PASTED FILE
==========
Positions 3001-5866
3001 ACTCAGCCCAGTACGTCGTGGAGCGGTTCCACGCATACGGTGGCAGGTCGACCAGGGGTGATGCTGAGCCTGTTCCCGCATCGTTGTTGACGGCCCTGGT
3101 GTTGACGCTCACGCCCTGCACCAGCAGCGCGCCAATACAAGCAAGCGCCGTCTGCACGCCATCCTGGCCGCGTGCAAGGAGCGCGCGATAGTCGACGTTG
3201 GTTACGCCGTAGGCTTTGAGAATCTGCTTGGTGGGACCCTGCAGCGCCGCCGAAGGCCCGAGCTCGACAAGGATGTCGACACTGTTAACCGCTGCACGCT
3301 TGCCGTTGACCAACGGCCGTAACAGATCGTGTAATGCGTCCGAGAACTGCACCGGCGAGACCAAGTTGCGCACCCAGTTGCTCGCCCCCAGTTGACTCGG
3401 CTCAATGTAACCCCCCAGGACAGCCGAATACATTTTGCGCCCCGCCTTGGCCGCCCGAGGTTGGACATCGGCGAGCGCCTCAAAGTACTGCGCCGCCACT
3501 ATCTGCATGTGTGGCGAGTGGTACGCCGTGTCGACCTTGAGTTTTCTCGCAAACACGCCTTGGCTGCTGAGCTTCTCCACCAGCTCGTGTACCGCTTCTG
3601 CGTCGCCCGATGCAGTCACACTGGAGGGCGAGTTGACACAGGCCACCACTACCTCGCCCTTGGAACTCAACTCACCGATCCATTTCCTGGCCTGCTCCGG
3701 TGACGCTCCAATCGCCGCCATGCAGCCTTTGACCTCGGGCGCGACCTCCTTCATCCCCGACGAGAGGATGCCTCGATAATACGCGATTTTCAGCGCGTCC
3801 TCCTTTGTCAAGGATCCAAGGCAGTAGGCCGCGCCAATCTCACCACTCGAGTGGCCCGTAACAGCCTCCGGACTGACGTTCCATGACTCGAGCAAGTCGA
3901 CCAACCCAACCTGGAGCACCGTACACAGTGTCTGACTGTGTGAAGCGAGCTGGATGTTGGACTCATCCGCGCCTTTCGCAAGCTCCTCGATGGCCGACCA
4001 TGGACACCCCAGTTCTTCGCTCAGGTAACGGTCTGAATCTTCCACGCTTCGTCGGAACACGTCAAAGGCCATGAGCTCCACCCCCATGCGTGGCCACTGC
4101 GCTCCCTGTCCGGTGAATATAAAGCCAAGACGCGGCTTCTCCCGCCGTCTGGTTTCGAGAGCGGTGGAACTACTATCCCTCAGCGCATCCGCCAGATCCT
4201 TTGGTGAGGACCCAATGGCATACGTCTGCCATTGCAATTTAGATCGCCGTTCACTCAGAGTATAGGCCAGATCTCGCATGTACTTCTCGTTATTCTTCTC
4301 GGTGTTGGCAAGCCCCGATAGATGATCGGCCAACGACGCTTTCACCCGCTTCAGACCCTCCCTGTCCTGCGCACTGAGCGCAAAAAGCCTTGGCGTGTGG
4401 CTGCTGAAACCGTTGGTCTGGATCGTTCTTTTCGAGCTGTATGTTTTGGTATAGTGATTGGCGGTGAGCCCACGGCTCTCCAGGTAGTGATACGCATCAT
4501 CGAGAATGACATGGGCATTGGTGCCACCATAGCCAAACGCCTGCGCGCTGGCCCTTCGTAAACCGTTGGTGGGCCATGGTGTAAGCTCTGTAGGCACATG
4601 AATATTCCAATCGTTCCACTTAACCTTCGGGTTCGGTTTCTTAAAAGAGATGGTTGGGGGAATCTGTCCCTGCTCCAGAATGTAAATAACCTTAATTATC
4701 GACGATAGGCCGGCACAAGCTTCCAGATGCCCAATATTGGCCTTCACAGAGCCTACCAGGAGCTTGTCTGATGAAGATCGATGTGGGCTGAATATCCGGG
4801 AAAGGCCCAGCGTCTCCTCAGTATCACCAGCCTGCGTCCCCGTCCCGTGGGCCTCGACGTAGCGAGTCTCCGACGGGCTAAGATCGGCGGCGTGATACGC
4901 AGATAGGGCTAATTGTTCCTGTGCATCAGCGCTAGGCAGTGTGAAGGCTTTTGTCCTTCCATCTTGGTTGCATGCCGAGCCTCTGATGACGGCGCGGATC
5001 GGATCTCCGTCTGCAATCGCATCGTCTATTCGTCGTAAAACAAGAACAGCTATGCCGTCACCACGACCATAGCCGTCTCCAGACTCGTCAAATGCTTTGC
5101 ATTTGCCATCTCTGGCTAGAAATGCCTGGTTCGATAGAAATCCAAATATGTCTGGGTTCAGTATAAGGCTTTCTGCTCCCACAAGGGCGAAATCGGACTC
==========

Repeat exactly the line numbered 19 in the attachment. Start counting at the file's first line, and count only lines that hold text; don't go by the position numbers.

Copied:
4701 GACGATAGGCCGGCACAAGCTTCCAGATGCCCAATATTGGCCTTCACAGAGCCTACCAGGAGCTTGTCTGATGAAGATCGATGTGGGCTGAATATCCGGG